Scentless Apprentice

When I was in highschool, and right in the midst of discovering new music, I particularly gravitated towards Nirvana, as many teenagers did, fueled by angst – editorial note: angst from the perspective of that time in my life standard, I don’t want to be judgmental on my teenage version because that’d be like picking a fight with a blind kid- and the myth of Kurt Cobain.
“In Utero” was released in 1993. It would be their last studio record and contains one of my favorite Nirvana songs “Dumb” but, at that time in highschool and  like most people probably did, I  favored “Nevermind” and to a lesser degree “Unplugged” leaving both “Bleach” and “In Utero” with few replays.
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Cover of the book taken from the painting “Nymphe et satyre”

Cut to a few years later, when I was in-between jobs in 2013 and pretty much crawling out of my skin with nothing to do. I went with my mother to a second-hand shop that has just opened and I saw a copy of “Perfume: The Story of a Murderer” for the expensive price of  50 cents, with the cover of a beautiful young lady which  I’d later find out is a detail of the painting “Nymphe et satyre” by Antoine Watteau.

After a long struggle debating if my personal economy could sustain the weight of such an expensive item I decided to go nuts and I bought it. I had a vague recollection of seeing parts of the 2006 film starring Ben Whishaw, but outside of a few separate scenes caught accidentally on TV, I avoided watching it having heard that the book itself is one of a kind item and not wanting the book spoiled. Editorial note: I’ve since watched the film, and taking into account the difficulty of adapting the source material I think it is a wonderful movie, although as with many cases I got more out of the book.
Perfume (going back to the book) feels like a unique novel to me. Focusing on the sense of smell is interesting in itself.  Creating a character and a story around that is complicated. Doing all that whilst exploring themes of identity and isolation in a background setting in 18th century France is brilliance. The story has been described by my brother as a dark fairy tale and I would not disagree with that statement.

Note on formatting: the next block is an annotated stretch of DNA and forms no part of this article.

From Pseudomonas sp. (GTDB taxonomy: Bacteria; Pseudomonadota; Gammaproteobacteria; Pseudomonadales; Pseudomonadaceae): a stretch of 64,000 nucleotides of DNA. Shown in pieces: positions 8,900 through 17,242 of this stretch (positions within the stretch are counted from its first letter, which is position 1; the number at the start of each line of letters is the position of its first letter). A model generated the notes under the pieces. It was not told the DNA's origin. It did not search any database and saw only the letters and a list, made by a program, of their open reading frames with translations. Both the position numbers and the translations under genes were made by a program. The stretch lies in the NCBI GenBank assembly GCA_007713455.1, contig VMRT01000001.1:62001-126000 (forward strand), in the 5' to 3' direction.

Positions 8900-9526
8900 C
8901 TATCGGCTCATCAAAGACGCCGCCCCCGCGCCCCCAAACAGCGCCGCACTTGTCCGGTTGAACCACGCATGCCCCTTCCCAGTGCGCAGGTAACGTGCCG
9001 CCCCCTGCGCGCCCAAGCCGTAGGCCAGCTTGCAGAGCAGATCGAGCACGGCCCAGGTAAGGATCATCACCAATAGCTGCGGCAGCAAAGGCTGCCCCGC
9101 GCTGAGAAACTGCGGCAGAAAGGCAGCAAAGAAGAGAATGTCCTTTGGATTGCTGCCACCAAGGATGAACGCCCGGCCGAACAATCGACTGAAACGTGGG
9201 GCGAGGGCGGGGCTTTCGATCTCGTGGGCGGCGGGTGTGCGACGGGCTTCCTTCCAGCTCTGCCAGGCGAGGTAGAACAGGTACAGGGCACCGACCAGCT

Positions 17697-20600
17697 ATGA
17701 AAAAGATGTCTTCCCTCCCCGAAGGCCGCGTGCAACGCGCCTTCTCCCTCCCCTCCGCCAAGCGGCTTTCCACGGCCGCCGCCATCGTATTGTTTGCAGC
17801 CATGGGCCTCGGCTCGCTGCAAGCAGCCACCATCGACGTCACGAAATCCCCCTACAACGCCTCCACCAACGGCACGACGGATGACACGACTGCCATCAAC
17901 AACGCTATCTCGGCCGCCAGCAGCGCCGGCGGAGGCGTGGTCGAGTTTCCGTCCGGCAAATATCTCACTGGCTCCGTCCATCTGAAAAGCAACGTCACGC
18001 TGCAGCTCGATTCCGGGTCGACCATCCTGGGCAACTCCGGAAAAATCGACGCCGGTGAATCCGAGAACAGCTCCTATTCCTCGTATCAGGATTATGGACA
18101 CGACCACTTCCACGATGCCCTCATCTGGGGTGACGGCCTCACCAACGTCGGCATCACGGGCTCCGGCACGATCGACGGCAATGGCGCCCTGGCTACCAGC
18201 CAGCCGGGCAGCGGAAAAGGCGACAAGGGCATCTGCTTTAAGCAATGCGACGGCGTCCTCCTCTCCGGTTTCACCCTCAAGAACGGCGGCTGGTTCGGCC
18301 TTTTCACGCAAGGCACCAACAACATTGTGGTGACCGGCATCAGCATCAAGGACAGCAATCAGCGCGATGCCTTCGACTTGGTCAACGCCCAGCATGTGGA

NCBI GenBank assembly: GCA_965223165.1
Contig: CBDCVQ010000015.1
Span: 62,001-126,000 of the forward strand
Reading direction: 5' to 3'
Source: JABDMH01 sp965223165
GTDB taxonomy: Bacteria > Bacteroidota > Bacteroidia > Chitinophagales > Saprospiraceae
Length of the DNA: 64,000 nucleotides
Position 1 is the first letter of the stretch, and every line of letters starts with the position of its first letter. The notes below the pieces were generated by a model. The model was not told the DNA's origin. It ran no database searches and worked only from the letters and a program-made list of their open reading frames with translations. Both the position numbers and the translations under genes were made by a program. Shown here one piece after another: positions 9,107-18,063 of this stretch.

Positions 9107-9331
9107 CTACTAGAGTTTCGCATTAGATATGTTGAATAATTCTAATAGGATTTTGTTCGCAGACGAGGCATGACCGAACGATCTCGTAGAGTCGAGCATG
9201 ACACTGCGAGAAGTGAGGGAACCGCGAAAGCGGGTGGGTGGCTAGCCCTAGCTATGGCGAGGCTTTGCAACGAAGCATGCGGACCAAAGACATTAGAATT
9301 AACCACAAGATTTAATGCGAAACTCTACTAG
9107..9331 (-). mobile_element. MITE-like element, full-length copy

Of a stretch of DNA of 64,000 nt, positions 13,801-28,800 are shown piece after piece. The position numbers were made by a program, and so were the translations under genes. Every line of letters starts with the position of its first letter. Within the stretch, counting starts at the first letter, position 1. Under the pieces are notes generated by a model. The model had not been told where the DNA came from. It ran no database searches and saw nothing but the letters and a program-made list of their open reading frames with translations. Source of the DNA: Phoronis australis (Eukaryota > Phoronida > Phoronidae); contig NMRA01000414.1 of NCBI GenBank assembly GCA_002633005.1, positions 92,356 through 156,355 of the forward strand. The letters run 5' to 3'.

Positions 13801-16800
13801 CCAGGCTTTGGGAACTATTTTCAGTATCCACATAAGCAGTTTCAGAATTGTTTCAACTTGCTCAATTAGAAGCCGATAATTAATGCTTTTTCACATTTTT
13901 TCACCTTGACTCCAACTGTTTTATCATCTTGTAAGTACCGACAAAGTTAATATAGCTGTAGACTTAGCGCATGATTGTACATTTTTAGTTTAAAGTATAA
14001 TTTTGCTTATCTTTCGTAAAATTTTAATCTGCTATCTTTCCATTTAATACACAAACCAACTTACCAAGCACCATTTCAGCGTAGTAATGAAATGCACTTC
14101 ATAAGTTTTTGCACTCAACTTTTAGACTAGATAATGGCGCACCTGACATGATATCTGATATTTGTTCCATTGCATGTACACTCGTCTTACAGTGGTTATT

After reading the book and having absolutely loved everything about it, I began to find out more about it and, among many things, discovered that Kurt Cobain was really obsessed with it (see interview below):
I also discovered that Perfume: The Story of a Murdered is the source of inspiration for track two of the previously mentioned album “In Utero” called “Scentless Apprentice”
 Lyrics “Scentless Apprentice”

Like most babies smell like butter
His smell smelled like no other
He was born scentless and senseless
He was born a scentless apprentice
Go away – get away, get a-way
Every wet nurse refused to feed him
Electrolytes smell like semen
I promise not to sell your perfumed secrets
There are countless formulas for pressing flowers
Go away – get away, get a-way
I lie in the soll and fertilize mushrooms
Leaking out gas fumes are made into perfume
You can’t fire me because I quit!
Throw me in the fire and I won’t throw a fit
Go away
Get away
Get a-way

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Fun fact of the discovery process: In my obsession with the book (and Nirvana, and the song). I found myself encountering similitudes -which I’m 100% sure are coincidental, this is just my imagination at work- between Jean-Baptiste Grenouille’s retreat to a cave and Cobain’s retreat  and isolation prior to his suicide as shown  in Gus Van Sant’s film Last Days.
Before I read “Perfume: The Story of a Murderer” I dismissed Kurt Cobain and Nirvana as a phase of my teenage years, and thanks to a unique book, not only did I rediscover a great band, I  discovered an extremely deep and unique artist.
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